Public Eye: EatWith host Hila Katz
The Israeli expat discusses the long and winding road that brought her from Tel Aviv to Brooklyn
Mon Mar 31 2014
Photograph: Rayon Richards
Brooklynite Hila Katz is a host with EatWith, an online community in which people open their homes to strangers to share a meal. She's also a life and career coach and creative consultant.
What’s your background?
I grew up outside of Tel Aviv in a home that was very eclectic culturally. My dad’s family in Israel goes back 11 generations, and my mom was raised all over the world. In Israel, it’s mandatory to serve in the military, so at 18, I had to go in. This was the mid-’90s—the rise of the Second Intifada—and I served with the elite forces in the occupied territories. Very, very intense times. Quite a few friends were killed right in front of my face, and I almost lost my life a few times.
But food was a connector. The rookies we were training would come in with big bags of homemade hummus, roasted chicken, pita bread baked by their grannies—and it was picnic time! We would all just bond and connect. Food bridges divides. It's amazing to see how quickly people open up if you just give them the time to sit down. That solidified in my mind that there’s no room for war.
What was your next move?
The day after I was released from service, I went to New Zealand. I was this little pisher 20-year-old, but I knew I had to get away to the other side of the globe and immerse myself in nature to start healing. PTSD was not anything that was discussed or acknowledged; nobody talked about how the violence had affected us. So I was still caught in this deep, dark place, and it was an amazing, transformational period. After New Zealand, I ended up moving to Italy and working in this great restaurant in Milan. The chef took me under his wing, this newbie with no experience. It was the first time I worked in an environment where it felt like a little community that encouraged creativity and exploration.
What made you want to move to NYC?
I always fantasized about living in New York because it was the antithesis of Israel—the eclectic nature, the contradictions that it encompasses, the fact that it’s a hub for anyone from any kind of culture. I was a mishmash child from all over the place, and New York was someplace I knew I could be myself. It gives you the space to be exactly who you want to be.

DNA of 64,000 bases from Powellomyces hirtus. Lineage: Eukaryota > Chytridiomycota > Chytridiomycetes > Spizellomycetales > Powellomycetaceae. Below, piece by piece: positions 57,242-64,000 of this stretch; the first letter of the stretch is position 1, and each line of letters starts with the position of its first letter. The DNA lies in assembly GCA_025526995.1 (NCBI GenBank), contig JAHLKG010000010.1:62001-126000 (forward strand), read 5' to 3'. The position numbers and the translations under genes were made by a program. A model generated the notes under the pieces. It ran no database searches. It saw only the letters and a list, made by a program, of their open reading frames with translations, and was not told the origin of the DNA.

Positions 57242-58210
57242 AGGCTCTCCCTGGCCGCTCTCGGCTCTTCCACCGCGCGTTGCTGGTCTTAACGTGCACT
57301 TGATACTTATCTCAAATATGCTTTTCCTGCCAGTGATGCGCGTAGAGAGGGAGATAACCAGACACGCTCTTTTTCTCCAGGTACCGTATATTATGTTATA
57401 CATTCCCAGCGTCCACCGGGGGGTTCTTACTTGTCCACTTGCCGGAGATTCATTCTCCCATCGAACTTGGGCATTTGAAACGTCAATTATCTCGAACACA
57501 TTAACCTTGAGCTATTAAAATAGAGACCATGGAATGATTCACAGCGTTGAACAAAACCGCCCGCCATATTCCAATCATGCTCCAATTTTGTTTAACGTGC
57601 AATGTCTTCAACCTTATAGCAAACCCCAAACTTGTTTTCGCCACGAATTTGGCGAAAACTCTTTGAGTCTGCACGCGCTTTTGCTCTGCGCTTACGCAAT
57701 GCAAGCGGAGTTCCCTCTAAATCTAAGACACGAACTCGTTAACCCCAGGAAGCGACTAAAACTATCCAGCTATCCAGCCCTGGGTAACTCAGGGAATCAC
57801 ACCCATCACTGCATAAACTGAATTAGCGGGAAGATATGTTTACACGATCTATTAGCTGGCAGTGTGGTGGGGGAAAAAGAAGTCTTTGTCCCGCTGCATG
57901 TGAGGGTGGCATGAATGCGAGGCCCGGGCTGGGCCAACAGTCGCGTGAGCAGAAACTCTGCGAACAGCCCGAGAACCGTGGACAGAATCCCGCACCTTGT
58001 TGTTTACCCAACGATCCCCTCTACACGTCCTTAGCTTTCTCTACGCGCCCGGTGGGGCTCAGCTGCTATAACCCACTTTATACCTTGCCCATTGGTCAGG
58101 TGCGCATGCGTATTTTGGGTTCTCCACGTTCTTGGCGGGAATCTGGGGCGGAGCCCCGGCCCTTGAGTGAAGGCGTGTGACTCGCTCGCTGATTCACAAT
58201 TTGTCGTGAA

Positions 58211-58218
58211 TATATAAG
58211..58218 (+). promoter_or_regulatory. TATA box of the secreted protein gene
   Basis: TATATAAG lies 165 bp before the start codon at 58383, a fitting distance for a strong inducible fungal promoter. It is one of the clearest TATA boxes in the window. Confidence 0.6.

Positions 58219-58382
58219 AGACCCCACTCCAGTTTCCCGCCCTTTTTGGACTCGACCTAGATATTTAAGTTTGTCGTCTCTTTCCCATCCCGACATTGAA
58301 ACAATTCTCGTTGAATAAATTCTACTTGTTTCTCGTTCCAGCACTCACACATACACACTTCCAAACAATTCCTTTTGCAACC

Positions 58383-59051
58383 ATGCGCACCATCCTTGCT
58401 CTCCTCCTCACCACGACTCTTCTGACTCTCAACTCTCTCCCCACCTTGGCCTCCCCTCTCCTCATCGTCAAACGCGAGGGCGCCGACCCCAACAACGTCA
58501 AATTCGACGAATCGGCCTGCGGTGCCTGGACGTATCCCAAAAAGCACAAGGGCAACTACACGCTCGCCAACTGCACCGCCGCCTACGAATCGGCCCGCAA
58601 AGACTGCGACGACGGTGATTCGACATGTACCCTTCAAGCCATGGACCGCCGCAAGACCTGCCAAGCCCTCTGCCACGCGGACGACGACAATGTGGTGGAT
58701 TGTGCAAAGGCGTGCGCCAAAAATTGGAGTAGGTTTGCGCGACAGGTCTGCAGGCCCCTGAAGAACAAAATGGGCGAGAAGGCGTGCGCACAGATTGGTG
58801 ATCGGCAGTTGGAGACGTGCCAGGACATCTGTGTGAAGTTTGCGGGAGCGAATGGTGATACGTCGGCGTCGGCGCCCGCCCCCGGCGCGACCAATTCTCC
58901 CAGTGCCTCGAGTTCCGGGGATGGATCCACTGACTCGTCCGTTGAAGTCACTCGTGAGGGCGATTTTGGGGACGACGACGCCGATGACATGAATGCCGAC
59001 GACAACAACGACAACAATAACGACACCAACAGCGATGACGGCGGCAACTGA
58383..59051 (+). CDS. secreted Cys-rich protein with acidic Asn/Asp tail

How did you get involved with EatWith?
I had been working on Hollywood feature films for eight years, in the art department. And I thought it was what I wanted to do, but the business aspect of it really did suck my soul. So I decided to take time off to meditate on what it was I really wanted from life. Food was something I had really lost touch with. In eight years, I barely even made an omelette. [I went to an] EatWith dinner in Williamsburg, and it was such an amazing experience. I could see it as a way to reconnect with something that I always loved and to connect with new people.
What’s your favorite kind of food to make?
My go-to is Israeli-infusion flavors: figs, olive oil, dates, pomegranate, garlic, lemon. When people think Mediterranean, they think hummus and falafel, which is so not what it is. Jewish people in Israel come from Eastern Europe, North Africa, the U.S., the Far East… It’s truly a melting pot.
When you throw dinners, do you ever worry about having strangers in your apartment?
Not at all. There is something very primal about sharing food; there’s this space of safety. You’re not protecting yourself—you’re just chilling out and eating. And the guests that sign up are similar in their state of mind: They’re adventurous foodies—well-traveled, multicultural—that are intrigued by the social-experiment aspect. So I trust in that, and I haven’t been disappointed.
Seems like it would be a great way to meet people.
I’m a big fan of the social-sharing, collaborative-consumption movement. For most of us, the way to meet people is either at work, through online dating or at networking events. But everyone puts on this little hat of “I have to show my fucking best,” and authenticity goes out the window. And I found with EatWith, because it is in a home environment, and because there’s food, people end up connecting.
Is there a through line in everything you’ve done?
I knew that I didn’t want to live a life of regrets. I’ve been present too many times right after bombings, literally holding people as they’re dying. And not once did anyone say, “Oh, I’m so happy about my life. Send my love to everyone.” It was always what they didn’t do, and I didn’t want to live that way. So I have been unafraid to take risks. Even though it initially didn’t seem like any of the transitions [in my life] made sense, you have to trust that at the end, when you look back, you’re going to see something that is complete. There’s still so much more room to grow, and I don’t know shit, you know? But I’m unafraid.
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Editor: Marley Lynch (@marleyasinbob)